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Lawrence County Receives DOC Grant To Help Fund Probation, Community Corrections
Updated November 18, 2015 8:15 AM
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(BEDFORD) - Lawrence County Probation and Community Corrections has received a grant from the Department of Corrections to help with case loads.

Director of Community Corrections Chad Shew told the Lawrence County Commissioners on Tuesday that those extra funds will be needed because the new criminal code recommends that most low-level felons serve their time in county jails or doing community corrections programs.

House Bill 1006, legislation sponsored by State Sen. Brent Steele (R-Bedford) to reform Indiana's criminal code, was signed into law by Governor Mike Pence.

The law makes a variety of updates to the sentencing reforms passed in last year's criminal code legislation. Major changes under the legislation passed last year and this year include:

  • Changing the felony classification system from four to six levels, creating better proportionality in criminal sentencing.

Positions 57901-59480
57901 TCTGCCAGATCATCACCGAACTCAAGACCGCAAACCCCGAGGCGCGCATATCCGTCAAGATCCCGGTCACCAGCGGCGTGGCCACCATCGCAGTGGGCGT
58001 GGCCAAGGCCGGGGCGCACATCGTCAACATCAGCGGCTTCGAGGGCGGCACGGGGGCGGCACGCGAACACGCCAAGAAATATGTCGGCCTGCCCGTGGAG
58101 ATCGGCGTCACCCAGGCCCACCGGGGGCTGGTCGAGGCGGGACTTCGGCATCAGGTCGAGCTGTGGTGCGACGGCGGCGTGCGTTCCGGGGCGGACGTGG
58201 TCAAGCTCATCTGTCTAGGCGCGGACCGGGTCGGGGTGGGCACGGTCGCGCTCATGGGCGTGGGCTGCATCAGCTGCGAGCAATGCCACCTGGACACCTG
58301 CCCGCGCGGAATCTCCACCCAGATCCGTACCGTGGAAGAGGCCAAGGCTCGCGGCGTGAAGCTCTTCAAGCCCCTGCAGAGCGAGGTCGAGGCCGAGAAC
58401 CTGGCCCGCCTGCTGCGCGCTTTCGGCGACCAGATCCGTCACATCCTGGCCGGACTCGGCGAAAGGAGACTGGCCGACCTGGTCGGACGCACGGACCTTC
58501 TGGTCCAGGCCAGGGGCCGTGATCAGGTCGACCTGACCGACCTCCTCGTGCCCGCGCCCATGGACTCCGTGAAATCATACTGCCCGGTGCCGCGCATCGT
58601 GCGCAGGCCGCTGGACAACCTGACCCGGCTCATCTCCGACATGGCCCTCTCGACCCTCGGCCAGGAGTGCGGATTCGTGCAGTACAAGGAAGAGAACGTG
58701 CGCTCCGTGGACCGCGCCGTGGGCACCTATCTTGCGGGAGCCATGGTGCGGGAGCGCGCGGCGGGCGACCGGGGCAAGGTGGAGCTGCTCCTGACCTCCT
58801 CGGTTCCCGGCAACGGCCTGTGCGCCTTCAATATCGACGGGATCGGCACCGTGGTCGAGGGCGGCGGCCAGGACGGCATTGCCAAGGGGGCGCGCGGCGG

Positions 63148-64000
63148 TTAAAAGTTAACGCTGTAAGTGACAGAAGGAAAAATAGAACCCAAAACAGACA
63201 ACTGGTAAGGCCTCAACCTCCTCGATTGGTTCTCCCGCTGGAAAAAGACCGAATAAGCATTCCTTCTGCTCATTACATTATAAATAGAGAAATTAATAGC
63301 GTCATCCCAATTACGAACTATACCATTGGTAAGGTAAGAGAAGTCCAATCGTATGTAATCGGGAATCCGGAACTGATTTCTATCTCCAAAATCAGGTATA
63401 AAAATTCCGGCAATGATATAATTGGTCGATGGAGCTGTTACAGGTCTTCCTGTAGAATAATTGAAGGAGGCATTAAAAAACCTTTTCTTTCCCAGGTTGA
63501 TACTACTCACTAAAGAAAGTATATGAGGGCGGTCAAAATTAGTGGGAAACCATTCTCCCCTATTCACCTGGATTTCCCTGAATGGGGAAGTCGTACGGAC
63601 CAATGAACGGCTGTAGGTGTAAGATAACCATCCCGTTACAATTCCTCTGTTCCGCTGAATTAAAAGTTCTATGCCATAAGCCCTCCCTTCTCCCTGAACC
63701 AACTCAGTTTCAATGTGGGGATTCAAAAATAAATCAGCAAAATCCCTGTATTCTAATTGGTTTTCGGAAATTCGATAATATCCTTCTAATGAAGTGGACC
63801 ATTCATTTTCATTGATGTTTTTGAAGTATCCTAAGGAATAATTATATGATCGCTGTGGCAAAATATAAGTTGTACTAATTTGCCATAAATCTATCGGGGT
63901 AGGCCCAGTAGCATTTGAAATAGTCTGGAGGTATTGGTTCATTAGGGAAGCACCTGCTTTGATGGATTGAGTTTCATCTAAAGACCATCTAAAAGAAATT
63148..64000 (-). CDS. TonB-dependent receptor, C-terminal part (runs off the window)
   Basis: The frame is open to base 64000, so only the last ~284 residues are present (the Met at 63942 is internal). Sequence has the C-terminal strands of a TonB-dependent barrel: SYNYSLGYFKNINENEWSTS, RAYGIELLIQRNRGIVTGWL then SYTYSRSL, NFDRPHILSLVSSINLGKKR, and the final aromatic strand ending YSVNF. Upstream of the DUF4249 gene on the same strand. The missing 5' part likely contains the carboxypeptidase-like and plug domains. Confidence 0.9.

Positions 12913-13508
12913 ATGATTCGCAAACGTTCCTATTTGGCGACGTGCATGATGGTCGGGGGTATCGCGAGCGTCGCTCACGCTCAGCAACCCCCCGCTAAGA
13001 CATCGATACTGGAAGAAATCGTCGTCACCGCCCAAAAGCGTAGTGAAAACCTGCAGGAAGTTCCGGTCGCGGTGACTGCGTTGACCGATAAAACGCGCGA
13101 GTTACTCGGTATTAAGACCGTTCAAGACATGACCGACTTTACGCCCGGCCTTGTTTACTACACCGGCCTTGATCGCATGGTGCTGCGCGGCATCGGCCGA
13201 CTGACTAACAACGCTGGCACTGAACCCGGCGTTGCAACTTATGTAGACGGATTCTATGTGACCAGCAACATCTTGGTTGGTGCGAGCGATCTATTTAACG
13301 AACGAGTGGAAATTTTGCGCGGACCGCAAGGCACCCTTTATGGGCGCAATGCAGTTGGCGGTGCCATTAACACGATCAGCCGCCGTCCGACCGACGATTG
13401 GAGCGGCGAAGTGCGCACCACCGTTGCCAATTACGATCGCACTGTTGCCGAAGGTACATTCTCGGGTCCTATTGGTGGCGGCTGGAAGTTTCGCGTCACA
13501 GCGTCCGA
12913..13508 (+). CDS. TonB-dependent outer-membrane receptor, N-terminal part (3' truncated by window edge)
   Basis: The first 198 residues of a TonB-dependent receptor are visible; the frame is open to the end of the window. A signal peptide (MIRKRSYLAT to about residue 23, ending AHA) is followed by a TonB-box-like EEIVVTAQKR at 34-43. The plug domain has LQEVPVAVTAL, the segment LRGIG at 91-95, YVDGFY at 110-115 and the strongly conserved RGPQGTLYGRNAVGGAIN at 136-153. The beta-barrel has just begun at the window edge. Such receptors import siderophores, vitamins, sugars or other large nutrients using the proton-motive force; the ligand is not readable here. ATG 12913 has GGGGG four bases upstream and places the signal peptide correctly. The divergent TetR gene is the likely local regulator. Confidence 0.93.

• Creating more certain sentences for offenders by reducing credit time.
  • Giving judges and prosecutors more discretion to sanction low-level offenders in local programs instead of sending them to prison.
  • Allowing the Department of Correction to transfer funds to local probation and community corrections programs if the sentencing reforms lead to a shift from state prisons to local programs.

To help curb that cost the Lawrence County Probation Department received a grant for $180,500, of that $20,500 will go to Community Corrections.

The county also received a $25,000 bonus check for their programs.

"The DOC respects what were are doing here in Lawrence County with our problem solving court and ADAPT and Domestic Violence Court," says Nedra Fleetwood, head of probation. "It says a lot for our community."

More than 200 people participate in those programs a year.

The money will be used to fund those programs and to hire two full-time and one part-time employee.

Currently the county has 17 probation officers. Of those 5 are currently paid with county funds and the others are paid with other grant funding. Each of those 17 probation officers are handling about 100 cases.

Currently there are 4 community correction officers with them each handling about 40 cases.

"With the new law going into affect in January we be housing more Level D felony offenders in our county jail. We are going to see an increase to our caseloads as those offenders are placed into programs and on probation," Fleetwood added.



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